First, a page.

You are then prompted to enter the observational sectors that you want to look at in more detail. At this point LATTE opens the short cadence text files for each observational sector that you entered, and uses the curl scripts for the relevant TIC ID to download a short-cadence light curve (2MB per light curve). The more sectors that you stated to look at, the longer this step will take. If you chose the 'simple' option within the TESS GUI, this will be the only data that is downloaded.
Once you have identified the times of the transit like events, the code will generate a plot showing the background flux, and one showing the mean centroid positions. These plots use the already downloaded lightcurve file.
Next, the code will download the target pixel file using the lightkurve package (unless you run the 'simple' mode). This file is downloaded once the centroid plot has been closed and used to extract lightcurves with two different aperture sizes. Due to the size of the file and the time taken to determine the optimal aperture size, this step may take a couple of seconds to complete.
The next figure shows the brightest stars surrounding the target, both on the average TPF data and on an SDSS image. The target pixel files are downloaded directly from the MAST server at this stage (48 MB per light curve), using the previously downloaded curl scripts. This file is larger than the light curve data and will therefore take longer to download. This file will be used for multiple plots. If the 'north' option has been selected, the image will be reprojected such that both images are oriented such that North is directed upwards. This option takes longer.
The next figure compares the flux in-transit to out-of-transit for each marked transit-like event. This uses the already downloaded TPF and should therefore not take long to load.
The next figure shows a lightcurve extracted for each pixel surrounding the target around the time of the marked transit-like event using the already downloaded TPF. This is done individually for each marked transit and will therefore take longer if more transit have been identified. Your terminal window will indicate how much longer this step takes to run.
If more than one transit-like event has been identified, the lightcurve will be phase folded. This uses the previously downloaded lightcurve file and should be completed very quickly.
The next figure shows the lightcurves of the five closest short-cadence TESS stars to the target. The data for each star is downloaded using the curl scripts. Your terminal window will indicate once each lightcurve has been downloaded successfully.
The final step is to compile and save the LATTE data validation report.
Overview of the main LATTE scripts
main.py : Initialises the parameters: TIC ID, Sector, FFI or not, run with input file or not, check that the data has been downloaded etc. In brief, this code is designed check that all of the input parameters are consistent with one another and informs the rest of the code how to run.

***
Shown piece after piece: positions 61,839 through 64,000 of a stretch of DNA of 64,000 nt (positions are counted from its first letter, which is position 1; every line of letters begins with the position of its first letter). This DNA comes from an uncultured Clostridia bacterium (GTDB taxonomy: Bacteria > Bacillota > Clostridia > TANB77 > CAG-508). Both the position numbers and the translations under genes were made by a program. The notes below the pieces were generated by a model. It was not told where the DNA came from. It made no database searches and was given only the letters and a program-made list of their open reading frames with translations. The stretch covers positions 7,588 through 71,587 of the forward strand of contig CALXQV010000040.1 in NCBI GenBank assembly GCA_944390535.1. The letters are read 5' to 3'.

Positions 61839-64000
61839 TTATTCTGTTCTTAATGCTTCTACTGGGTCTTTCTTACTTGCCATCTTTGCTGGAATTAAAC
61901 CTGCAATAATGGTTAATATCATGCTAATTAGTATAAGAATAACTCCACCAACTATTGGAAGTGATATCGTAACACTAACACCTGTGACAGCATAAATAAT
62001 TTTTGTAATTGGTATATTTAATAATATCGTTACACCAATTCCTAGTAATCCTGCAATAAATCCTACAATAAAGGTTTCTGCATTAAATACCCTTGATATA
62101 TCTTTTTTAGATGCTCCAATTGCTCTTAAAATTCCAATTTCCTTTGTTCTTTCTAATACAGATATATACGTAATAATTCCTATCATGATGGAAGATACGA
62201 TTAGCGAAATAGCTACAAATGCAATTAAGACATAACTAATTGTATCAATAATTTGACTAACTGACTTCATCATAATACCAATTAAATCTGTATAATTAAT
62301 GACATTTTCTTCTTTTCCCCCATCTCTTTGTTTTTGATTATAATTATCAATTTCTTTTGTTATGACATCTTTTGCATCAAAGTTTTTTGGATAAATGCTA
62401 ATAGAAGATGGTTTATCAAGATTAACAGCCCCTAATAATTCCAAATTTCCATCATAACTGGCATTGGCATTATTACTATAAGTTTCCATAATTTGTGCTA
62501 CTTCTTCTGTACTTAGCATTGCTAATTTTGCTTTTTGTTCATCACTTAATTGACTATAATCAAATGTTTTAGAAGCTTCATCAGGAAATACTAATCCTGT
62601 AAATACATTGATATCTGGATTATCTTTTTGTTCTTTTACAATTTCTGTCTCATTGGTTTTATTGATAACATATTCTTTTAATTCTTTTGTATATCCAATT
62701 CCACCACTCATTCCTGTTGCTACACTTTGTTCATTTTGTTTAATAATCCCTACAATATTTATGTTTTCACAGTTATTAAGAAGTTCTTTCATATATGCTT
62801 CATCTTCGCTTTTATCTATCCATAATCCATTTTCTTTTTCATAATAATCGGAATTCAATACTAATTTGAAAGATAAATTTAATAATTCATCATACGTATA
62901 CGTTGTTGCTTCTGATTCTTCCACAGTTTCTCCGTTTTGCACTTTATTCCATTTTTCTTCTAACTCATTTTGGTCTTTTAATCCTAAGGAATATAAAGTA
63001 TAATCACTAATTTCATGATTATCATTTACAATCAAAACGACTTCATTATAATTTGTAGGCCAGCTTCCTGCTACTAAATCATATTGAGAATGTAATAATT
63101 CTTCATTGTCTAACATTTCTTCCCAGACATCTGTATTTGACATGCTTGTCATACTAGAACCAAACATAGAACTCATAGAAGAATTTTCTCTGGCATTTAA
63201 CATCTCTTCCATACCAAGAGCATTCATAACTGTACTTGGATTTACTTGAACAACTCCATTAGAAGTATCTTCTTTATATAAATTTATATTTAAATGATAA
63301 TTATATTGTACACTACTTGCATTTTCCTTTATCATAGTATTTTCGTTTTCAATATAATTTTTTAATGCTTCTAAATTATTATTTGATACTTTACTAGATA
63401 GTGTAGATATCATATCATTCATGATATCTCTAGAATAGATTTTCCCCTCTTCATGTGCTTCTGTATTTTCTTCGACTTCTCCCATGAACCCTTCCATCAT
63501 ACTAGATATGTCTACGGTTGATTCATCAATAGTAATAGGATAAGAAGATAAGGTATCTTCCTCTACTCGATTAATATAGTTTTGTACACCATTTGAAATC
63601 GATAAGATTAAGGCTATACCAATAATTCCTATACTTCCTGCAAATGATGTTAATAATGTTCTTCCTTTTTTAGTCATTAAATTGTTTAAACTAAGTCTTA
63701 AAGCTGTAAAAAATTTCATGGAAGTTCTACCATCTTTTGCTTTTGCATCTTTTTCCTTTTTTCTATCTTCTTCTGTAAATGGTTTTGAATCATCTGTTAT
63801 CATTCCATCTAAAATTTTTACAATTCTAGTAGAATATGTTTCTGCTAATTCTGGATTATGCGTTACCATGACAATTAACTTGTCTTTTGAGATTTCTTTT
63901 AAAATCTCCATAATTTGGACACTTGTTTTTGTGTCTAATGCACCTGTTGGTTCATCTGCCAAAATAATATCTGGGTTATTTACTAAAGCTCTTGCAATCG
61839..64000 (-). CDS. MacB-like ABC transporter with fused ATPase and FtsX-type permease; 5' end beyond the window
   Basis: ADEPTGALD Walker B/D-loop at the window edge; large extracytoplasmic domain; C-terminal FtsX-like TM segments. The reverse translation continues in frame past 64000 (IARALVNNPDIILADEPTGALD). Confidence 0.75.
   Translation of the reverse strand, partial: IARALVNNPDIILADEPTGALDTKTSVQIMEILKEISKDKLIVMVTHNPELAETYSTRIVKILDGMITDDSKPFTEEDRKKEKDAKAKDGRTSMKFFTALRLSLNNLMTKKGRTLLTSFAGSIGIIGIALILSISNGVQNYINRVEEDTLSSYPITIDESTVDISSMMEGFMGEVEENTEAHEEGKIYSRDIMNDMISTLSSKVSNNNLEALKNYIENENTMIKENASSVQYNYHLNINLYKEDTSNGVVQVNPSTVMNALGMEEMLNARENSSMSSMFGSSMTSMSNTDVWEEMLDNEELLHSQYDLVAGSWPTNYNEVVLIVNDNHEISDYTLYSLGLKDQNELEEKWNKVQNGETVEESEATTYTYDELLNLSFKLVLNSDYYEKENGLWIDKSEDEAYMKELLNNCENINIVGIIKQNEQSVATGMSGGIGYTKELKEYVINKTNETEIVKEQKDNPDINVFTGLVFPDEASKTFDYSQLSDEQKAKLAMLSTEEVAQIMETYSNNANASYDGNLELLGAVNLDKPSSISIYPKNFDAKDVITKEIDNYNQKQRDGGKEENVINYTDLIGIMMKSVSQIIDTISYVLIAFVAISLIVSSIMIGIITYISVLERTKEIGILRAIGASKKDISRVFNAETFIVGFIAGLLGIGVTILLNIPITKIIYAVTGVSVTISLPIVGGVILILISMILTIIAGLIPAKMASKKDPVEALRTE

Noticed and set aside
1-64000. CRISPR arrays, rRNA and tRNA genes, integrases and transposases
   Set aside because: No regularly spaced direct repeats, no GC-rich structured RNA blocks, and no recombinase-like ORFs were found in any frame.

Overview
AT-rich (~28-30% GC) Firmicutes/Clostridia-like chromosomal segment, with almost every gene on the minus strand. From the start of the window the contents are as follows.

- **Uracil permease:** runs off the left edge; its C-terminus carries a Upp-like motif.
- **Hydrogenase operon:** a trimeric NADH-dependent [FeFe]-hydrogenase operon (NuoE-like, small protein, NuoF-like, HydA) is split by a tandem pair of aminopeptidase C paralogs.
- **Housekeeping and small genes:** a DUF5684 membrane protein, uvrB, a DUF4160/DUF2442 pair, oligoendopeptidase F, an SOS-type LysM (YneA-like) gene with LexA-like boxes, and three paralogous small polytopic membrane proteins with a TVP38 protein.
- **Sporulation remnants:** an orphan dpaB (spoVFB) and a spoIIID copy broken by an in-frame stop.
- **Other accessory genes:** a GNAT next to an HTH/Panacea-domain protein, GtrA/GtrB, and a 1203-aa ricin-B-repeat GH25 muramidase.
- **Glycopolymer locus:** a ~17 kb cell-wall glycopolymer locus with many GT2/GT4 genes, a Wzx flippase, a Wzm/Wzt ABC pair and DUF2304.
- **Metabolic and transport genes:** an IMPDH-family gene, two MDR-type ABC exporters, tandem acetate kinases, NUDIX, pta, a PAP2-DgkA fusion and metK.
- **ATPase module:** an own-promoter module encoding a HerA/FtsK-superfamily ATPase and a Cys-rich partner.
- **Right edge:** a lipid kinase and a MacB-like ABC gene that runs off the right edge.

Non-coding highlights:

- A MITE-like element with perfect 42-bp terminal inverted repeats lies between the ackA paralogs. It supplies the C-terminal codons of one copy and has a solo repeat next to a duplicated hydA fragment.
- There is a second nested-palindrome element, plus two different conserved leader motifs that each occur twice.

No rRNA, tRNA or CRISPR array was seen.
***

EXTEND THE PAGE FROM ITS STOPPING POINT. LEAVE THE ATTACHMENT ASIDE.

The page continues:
LATTEutils.py : All the functions needed to download data and text files, function to run the interactive GUI and all of the plotting and data handling. Functions in this script are called both from 'main' and from 'brew'.
LATTE_DV.py : Script to combine all of the results from LATTEbrew in order to generate a pdf data validation report.
LATTEbrew.py : Script that calls the LATTEutils functions in turn in order to store the results. Calls the LATTE_DV.py function to collate all the results at the end.
Perform automated tests
The code has been tested using the python unittest module. There are a number of tests including testing the connections to the servers where data is downloaded as well as tests that process pre-downloaded data in order to ensure that the outputs are as expected. In order to execute the tests please clone the GitHub LATTE repository. You must then be in the parent LATTE directory and from there you can run all the tests using:
python3 -m unittest
or individual tests using, for example:
python3 -m unittest LATTE/tests/test_DVreport.py
Before running the tests makes sure that you have configured an output path (python3 -m LATTE --new-path) and that the data files are downloaded (python3 -m LATTE --new-data).
If you believe that you have found any bugs in the code or if you need help or have any questions or suggestions, please feel free to file a new Github issue. You can also raise an issue or a pull request which fixes the issue. Please see CONTRIBUTING.md for more details.
The next release will allow for the option to model the transit-like events using the open source package Pyaneti [@pyaneti] which uses a Bayesian approach with an MCMC sampling to determine the parameters of the best-fit.
Future releases will also allow for modelling and removal of periodic trends in the light curve. This is useful for the detection and circumbinary planets and for the analysis of multi-star systems.
LATTE can be used under GNU Lesser General Public License v3.0
I thank all of the Planet Hunters TESS volunteers whose dedication to the project encouraged me to write this analysis tool. I am also extremely grateful to all of the support provided by the Zooniverse team and the Oxford exoplanet group.